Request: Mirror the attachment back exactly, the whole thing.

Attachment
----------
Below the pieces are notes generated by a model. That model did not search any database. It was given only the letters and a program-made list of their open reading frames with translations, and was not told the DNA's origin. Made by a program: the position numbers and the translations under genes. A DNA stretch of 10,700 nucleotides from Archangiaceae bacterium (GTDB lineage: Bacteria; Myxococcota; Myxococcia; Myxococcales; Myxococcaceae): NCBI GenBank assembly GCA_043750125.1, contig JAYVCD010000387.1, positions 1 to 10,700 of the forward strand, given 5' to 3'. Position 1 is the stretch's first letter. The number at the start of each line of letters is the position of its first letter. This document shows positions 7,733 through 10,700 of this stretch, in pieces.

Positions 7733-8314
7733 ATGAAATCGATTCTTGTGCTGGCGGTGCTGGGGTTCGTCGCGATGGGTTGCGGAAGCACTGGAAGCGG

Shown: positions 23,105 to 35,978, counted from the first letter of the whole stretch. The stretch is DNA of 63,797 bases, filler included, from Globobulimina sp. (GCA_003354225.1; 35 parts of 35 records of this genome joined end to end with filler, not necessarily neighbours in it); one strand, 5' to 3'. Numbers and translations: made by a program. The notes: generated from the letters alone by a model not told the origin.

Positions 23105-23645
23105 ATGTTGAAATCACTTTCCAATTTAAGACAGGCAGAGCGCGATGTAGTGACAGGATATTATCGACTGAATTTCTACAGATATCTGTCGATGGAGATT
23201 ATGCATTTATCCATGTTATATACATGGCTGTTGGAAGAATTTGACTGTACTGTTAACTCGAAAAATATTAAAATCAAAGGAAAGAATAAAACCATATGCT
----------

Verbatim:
Below the pieces are notes generated by a model. That model did not search any database. It was given only the letters and a program-made list of their open reading frames with translations, and was not told the DNA's origin. Made by a program: the position numbers and the translations under genes. A DNA stretch of 10,700 nucleotides from Archangiaceae bacterium (GTDB lineage: Bacteria; Myxococcota; Myxococcia; Myxococcales; Myxococcaceae): NCBI GenBank assembly GCA_043750125.1, contig JAYVCD010000387.1, positions 1 to 10,700 of the forward strand, given 5' to 3'. Position 1 is the stretch's first letter. The number at the start of each line of letters is the position of its first letter. This document shows positions 7,733 through 10,700 of this stretch, in pieces.

Positions 7733-8314
7733 ATGAAATCGATTCTTGTGCTGGCGGTGCTGGGGTTCGTCGCGATGGGTTGCGGAAGCACTGGAAGCGG

Shown: positions 23,105 to 35,978, counted from the first letter of the whole stretch. The stretch is DNA of 63,797 bases, filler included, from Globobulimina sp. (GCA_003354225.1; 35 parts of 35 records of this genome joined end to end with filler, not necessarily neighbours in it); one strand, 5' to 3'. Numbers and translations: made by a program. The notes: generated from the letters alone by a model not told the origin.

Positions 23105-23645
23105 ATGTTGAAATCACTTTCCAATTTAAGACAGGCAGAGCGCGATGTAGTGACAGGATATTATCGACTGAATTTCTACAGATATCTGTCGATGGAGATT
23201 ATGCATTTATCCATGTTATATACATGGCTGTTGGAAGAATTTGACTGTACTGTTAACTCGAAAAATATTAAAATCAAAGGAAAGAATAAAACCATATGCT